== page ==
In 1977, two rockets were launched into space with, as part of their cargo, artifacts representing the “best” of twentieth-century humanity for those theoretical life forms outside the planet who might want to know something about us. Today, the ships of the Voyager mission, carrying the iconic Golden Records compiled by a team led by astronomer Carl Sagan, are so far away that they have already left the solar system. And their time capsule, now considered retrospectively, represents just a remnant of what we thought was best about humanity in that specific time.
To synthesize the human experience, in all its complexity, seems more impossible than ever. The work “Micro cosmic Pandora’s box,” which brings together trivial objects (including shoes, magazines, postcards and pens) collected by the artist David Medalla (Manila, Philippines, 1942), raises a similar question: What separates the superior from the inferior, the good from the bad? More importantly: Is there space in the future for non-binary thinking, for something in between?
Curated by Jane de Almeida, the group show “Ulla Ulla Ulla Ulla! Marcianos, Intergalácticos e Humanos” (Martians, Intergalactic and Human) relies on the novel “War of the Worlds” (1906) by British writer H.G. Wells to reflect on fiction, politics and the idea of utopias. And for such, it uses as a starting point thirty-eight illustrations—including prints, pencil-and-ink and oil on canvas—created by the Brazilian artist Henrique Alvim Corrêa (1876-1910) for a special edition of the book. Works by Brazilian Fernando Duval, the Angolan Kiluanji Kia Henda and Swiss Olaf Breuning round out the show.
Ulla Ulla is the sound made by the deadly Martian ships in H. G. Wells’ novel. By taking ownership of this for the title of the show, the curator reverses it into a human call for works that further this investigation, from this or other worlds, turning the Casa Nova Gallery into a temporary fictional airfield for those who want to “land,” with the best or worst of intentions.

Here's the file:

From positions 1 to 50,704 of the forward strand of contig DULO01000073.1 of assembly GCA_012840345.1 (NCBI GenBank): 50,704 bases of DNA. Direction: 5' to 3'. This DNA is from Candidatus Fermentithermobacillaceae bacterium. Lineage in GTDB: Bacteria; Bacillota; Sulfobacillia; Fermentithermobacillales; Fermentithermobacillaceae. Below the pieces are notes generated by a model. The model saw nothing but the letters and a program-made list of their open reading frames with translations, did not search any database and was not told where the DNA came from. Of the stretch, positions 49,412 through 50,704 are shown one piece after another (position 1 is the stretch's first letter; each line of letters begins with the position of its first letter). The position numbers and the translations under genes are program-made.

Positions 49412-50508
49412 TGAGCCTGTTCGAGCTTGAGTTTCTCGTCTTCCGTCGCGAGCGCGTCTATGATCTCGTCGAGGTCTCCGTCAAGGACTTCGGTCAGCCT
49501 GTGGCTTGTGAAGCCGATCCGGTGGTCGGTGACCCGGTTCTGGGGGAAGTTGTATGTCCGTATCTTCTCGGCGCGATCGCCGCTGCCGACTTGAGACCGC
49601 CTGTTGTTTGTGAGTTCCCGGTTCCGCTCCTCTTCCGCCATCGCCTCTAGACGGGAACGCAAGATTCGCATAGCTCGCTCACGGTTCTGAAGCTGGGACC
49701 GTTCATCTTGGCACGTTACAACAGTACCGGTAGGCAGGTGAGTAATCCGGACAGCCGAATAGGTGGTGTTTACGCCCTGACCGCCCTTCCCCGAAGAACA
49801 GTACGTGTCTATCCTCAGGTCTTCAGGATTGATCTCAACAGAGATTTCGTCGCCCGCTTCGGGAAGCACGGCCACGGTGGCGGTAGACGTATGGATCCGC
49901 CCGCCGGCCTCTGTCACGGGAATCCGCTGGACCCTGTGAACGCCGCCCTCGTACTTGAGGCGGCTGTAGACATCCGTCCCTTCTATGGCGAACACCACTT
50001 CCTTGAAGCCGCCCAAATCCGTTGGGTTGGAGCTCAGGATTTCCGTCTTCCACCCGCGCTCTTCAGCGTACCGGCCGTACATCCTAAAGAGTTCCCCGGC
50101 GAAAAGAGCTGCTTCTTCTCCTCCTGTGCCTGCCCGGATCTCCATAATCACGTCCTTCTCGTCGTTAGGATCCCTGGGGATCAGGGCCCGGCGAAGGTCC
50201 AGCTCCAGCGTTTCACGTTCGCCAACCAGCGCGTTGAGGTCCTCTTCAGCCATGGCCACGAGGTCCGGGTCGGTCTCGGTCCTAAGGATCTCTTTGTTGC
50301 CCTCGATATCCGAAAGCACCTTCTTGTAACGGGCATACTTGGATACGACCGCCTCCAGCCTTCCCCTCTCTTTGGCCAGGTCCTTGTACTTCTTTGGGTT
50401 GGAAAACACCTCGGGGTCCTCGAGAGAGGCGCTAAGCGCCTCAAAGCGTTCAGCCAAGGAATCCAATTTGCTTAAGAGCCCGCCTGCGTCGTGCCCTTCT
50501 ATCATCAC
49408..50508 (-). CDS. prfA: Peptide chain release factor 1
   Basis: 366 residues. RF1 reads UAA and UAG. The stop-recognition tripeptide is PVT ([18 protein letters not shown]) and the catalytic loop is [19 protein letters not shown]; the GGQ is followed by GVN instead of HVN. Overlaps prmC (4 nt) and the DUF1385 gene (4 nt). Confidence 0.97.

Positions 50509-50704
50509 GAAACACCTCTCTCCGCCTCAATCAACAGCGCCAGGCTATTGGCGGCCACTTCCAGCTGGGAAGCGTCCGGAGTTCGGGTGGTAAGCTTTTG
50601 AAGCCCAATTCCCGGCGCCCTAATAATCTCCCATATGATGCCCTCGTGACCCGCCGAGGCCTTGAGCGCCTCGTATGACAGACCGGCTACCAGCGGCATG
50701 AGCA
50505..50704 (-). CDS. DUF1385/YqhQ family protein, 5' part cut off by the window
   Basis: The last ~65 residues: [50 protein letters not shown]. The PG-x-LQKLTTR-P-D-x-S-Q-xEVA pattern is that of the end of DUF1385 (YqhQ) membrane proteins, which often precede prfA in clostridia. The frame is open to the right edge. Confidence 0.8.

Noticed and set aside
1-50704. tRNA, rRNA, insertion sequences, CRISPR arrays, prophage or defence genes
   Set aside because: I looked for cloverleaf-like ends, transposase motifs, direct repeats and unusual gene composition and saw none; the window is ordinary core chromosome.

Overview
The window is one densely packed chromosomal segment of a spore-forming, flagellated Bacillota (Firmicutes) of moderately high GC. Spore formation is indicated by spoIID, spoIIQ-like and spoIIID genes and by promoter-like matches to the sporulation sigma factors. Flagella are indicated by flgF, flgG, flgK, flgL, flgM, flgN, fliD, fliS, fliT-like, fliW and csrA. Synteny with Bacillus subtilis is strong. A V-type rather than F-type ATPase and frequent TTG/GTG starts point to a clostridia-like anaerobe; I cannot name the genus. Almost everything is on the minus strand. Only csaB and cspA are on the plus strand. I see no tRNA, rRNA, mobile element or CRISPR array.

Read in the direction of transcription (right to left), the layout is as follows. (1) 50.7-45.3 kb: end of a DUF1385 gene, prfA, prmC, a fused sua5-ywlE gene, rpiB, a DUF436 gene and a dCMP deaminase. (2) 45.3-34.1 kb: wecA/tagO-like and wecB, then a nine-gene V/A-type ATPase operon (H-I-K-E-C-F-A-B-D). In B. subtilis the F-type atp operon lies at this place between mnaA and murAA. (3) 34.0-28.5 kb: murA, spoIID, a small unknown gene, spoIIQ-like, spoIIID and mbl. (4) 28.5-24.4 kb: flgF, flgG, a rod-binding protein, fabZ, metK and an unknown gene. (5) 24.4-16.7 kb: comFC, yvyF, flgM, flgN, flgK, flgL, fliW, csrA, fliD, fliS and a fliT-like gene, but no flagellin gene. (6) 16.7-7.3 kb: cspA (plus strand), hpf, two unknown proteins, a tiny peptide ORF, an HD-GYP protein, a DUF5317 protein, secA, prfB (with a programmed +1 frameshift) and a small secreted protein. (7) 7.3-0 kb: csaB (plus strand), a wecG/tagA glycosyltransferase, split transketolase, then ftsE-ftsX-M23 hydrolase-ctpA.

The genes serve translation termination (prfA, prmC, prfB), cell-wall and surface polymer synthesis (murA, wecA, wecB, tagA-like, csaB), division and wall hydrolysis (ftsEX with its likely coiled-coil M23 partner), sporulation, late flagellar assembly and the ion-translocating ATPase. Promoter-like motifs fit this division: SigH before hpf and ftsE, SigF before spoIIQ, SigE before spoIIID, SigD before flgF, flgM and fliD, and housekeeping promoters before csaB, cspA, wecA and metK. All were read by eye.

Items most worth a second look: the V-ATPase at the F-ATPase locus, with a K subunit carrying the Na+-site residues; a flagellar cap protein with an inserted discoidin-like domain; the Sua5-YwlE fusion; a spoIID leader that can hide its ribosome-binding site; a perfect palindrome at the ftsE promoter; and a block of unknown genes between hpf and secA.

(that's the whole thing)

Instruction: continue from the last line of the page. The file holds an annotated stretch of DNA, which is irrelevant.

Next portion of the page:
Another perspective of the show would also draw our attention to the invisible lines drawn by political and ideological separatists and their presence in human history. An example of this is the work “Good guys and bad guys” 2016, a series of ten serigraphs, with images of alien characters, by artist Kiluanji Kia Henda, whose title was borrowed from one of the episodes of the documentary “Cold War” (CNN, 1999). The documentary, as well as the work, examines the impact of that war on African nations.
On October 30, 1938, the American CBS radio network interrupted programming to announce an alien invasion. In fact, though, it was only the announcement for the dramatic series “The Mercury Theatre on the Air,” directed and narrated by Orson Wells, whose seventeenth chapter featured the story of “War of the Worlds.” However, more than a million people believed the “news,” causing widespread panic and chaos in three towns.
This incident seems to connect to the message of this show, that good-naturedly offers a metaphor about the feeling of an imminent threat that seems to surround us, no matter where we are in the world, or who we are aligned with. While the Golden Records roam the universe in search of another being to show what we once considered the best of humanity, here we are, waging our own war of the worlds.
Ulla! Ulla! Ulla! Ulla! Marcianos, Intergalácticos e Humanos
Through November 2016
Casa Nova Arte Contemporânea, São Paulo